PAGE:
# Probability current calculations

I have a question about the probability current density. Because I cant really understand the meaning of that (how can we relate something real like a current to something abstract such as probability), I dont really have a good intuition for that.

The question is a part of a problem of finite potential barrier $$V\left(x\right)=\begin{cases} 0 & x<0\\ V_{0} & x>0 \end{cases}$$

An incident particel comes from the negative part with energy given energy $$E$$.

What Im trying to do is to find the probability current density for $$x<0$$ and $$x>0$$ for both cases $$E and $$E>V_0$$.

The wave function for the case $$E>V_0$$ is given by:

$$\psi\left(x\right)=\begin{cases} Ae^{ikx}+Be^{-ikx} & x<0\\ Ce^{iqx} & x>0 \end{cases},\thinspace\thinspace\thinspace\thinspace k=\sqrt{\frac{2mE}{\hbar^{2}}},\,\thinspace\thinspace q=\sqrt{\frac{2m\left(E-V_{0}\right)}{\hbar^{2}}}$$

And the wave function for the case $$E is given by

$$\psi\left(x\right)=\begin{cases} Ae^{ikx}+Be^{-ikx} & x<0\\ Ce^{-\alpha x} & x>0 \end{cases},\thinspace\thinspace\thinspace\thinspace k=\sqrt{\frac{2mE}{\hbar^{2}}},\,\thinspace\thinspace\alpha=\sqrt{\frac{2m\left(V_{0}-E\right)}{\hbar^{2}}}$$

Now, in order to calculate the probability current, I want to use $$J\left(x\right)=\frac{\hbar}{m}|\psi\left(x\right)|^{2}\overrightarrow{k}$$.

Define:

$$r=\frac{B}{A},\thinspace\thinspace\thinspace t=\frac{C}{A}$$.

Thus, for the case $$E>V_0$$ and for $$x>0$$ we have: $$J\left(x\right)=\frac{\hbar}{m}|C|^{2}q=\frac{\hbar}{m}|A^{2}||t|^{2}q$$

But for $$x<0$$ Im not sure how it should be, because the result that I got is different from my book result. Here's what I have tried:

$$J\left(x\right)=\frac{\hbar}{m}|\psi\left(x\right)|^{2}k=\frac{\hbar}{m}|Ae^{ikx}+Are^{-ikx}|^{2}k=\frac{\hbar}{m}\left(A^{*}e^{-ikx}+A^{*}r^{*}e^{ikx}\right)\left(Ae^{ikx}+Are^{ikx}\right)k=\frac{\hbar}{m}|A|^{2}|r+e^{2ikx}|^{2}k$$

Which is different from my book's result. The book result for $$x<0$$ is given by:

$$J\left(x\right)=\frac{\hbar}{m}|A|^{2}\left(1-|r|^{2}\right)k$$

And Im not sure how to get to this expression.

That was my questions for the case $$E>V_0$$. Now for the case $$E, I know that the probability of transition is 0, that is to say, the probability of reflection is $$1$$, and in this case the answer in the book is that the probability current is just $$0$$, which I cannot understand why (Can we see it by the equation? or is it just an assumption we have to make by physics reasons?)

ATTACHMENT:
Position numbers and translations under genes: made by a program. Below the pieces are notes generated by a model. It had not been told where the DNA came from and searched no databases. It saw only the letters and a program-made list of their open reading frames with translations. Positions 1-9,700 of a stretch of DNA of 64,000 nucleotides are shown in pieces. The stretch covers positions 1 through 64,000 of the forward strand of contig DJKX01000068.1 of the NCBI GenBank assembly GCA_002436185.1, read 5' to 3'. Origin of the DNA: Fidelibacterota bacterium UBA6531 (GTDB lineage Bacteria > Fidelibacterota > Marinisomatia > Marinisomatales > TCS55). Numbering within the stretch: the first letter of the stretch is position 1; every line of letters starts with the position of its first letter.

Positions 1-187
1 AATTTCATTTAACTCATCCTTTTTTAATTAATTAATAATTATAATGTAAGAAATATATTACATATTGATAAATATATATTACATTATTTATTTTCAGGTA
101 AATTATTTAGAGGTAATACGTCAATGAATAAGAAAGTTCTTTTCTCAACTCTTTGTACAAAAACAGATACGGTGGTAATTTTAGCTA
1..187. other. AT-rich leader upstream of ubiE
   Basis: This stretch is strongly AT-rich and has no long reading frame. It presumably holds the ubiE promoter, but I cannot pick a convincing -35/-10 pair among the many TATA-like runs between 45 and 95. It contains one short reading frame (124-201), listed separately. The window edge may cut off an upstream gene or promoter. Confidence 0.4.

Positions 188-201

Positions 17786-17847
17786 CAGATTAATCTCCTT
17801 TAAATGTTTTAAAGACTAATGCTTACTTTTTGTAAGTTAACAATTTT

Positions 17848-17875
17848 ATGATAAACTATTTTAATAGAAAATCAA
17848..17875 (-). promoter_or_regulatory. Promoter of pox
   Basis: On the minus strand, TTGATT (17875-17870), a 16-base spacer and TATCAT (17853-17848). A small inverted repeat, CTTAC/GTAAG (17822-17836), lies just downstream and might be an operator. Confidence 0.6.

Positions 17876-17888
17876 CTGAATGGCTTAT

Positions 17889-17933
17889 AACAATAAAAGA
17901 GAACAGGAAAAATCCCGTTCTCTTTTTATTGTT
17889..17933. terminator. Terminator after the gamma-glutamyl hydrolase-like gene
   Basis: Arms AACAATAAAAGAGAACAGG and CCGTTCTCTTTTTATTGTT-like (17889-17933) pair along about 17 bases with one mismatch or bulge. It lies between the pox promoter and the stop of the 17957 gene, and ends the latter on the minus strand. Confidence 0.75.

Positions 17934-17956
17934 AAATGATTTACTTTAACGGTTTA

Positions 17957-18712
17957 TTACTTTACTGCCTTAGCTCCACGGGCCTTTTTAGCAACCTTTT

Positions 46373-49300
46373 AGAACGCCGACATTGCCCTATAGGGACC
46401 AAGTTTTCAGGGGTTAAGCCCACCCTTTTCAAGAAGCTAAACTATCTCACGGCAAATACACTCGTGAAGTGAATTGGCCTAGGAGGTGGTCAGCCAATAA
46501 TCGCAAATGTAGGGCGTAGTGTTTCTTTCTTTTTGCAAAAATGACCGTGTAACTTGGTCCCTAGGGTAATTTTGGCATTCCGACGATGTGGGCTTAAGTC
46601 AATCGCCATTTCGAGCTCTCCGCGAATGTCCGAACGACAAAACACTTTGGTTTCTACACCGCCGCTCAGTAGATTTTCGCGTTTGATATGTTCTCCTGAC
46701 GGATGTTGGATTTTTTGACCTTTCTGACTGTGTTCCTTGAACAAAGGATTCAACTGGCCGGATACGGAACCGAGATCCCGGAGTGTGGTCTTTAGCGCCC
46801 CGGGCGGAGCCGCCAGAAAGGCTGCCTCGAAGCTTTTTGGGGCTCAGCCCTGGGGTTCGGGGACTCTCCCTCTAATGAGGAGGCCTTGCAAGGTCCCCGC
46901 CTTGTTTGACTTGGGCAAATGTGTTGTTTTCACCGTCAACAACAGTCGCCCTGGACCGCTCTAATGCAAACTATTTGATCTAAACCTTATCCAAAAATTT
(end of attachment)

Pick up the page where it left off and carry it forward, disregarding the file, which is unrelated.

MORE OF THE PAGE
Thanks in advance, it is highly appreciated.

• If you use the general definition of the probability current, i.e. $J(x) \propto \Im (\Psi^*(x)\, \partial_x \Psi(x))$, you should be able to derive the correct expression. Commented Mar 4, 2021 at 13:40
• @Jacob The expression that I got is not correct? Commented Mar 4, 2021 at 13:40
• Which expression do you mean? Commented Mar 4, 2021 at 13:43
• @Jakob For the case $E>V_0$ and $x<0$: $J\left(x\right)=\frac{\hbar}{m}|A|^{2}|r+e^{2ikx}|^{2}k$ Commented Mar 4, 2021 at 13:55
• I just followed the formula, cant see why this is not correct Commented Mar 4, 2021 at 13:56

Now, in order to calculate the probability current, I want to use $$J(x)= \frac{\hbar}{m}|\psi(x)|^2\vec{k}$$.

I don't know why you think this formula is applicable here. As @Jakob already stated in his comments, this formula is not correct in general. The correct general formula can also be found e.g. in Wikipedia - Probability current: $$J(x) = \frac{\hbar}{2mi}\left( \psi^*(x)\frac{\partial\psi(x)}{\partial x} -\psi(x)\frac{\partial\psi^*(x)}{\partial x} \right) \tag{1}$$

This formula (1) reduces to $$J(x)=\frac{\hbar k}{m}|\psi(x)|^2 \tag{2}$$ only in case of $$\psi(x)=Ae^{ikx}$$ (i.e. a single wave travelling only in one direction). For other types of wave functions $$\psi(x)$$ (especially for the superposition of a left-to-right and a right-to-left travelling wave) the simple formula (2) is no longer true.

Now you should be able to apply formula (1) to the wave functions from your question and do the calculations by yourself. Since your question is tagged as homework-and-exercises, I will not walk through the details here. You should arrive at these final results (and you know these results from your text-book anyway):

If $$E>V_0$$ $$J(x)=\begin{cases} \frac{\hbar k}{m}(|A|^2-|B|^2) &, x<0 \\ \frac{\hbar q}{m}|C|^2 &, x>0 \end{cases} \tag{3a}$$ and if $$E $$J(x)=\begin{cases} \frac{\hbar k}{m}(|A|^2-|B|^2) &, x<0 \\ 0 &, x>0 \end{cases} \tag{3b}$$

Because I cant really understand the meaning of that (how can we relate something real like a current to something abstract such as probability), I dont really have a good intuition for that.

It is often hard to give intuitive explanations, because what it is intuitive to one person, may be non-intuitive to another person. You will develop intuition only after much experience and practice. Having said that, may be you find these aspects intuitive:

• The incident wave function part, $$\psi(x)=Ae^{ikx}$$,
contributes a probability current $$J(x)=\frac{\hbar k}{m}|A|^2$$, i.e. pointing to right.
• The reflected wave function part, $$\psi(x)=Be^{-ikx}$$,
contributes a probability current $$J(x)=-\frac{\hbar k}{m}|B|^2$$, i.e. pointing to left.
• Therefore the superposition of these both parts, $$\psi(x)=Ae^{ikx}+Be^{-ikx}$$,
makes a probability current $$J(x)=\frac{\hbar k}{m}(|A|^2-|B|^2)$$.